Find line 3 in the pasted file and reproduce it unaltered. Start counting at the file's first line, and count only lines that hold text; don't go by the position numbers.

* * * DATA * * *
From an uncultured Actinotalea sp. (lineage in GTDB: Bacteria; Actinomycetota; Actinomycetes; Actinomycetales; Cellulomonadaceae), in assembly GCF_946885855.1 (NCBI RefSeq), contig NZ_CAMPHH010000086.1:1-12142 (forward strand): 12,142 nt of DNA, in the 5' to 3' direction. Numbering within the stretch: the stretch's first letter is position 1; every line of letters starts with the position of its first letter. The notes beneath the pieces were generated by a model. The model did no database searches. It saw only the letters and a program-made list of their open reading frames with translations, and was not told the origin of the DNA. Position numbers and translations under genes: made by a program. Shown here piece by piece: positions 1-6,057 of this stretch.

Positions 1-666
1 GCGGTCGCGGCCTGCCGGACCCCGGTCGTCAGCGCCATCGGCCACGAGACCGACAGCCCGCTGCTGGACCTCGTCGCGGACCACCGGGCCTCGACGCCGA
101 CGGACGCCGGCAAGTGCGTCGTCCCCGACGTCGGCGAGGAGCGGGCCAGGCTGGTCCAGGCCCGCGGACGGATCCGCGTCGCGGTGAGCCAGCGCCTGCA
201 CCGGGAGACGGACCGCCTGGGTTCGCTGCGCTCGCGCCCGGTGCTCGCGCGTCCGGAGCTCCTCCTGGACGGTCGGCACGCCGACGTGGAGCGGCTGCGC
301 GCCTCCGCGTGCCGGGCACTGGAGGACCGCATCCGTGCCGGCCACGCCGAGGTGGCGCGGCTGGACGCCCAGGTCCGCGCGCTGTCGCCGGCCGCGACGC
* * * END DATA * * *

1 GCGGTCGCGGCCTGCCGGACCCCGGTCGTCAGCGCCATCGGCCACGAGACCGACAGCCCGCTGCTGGACCTCGTCGCGGACCACCGGGCCTCGACGCCGA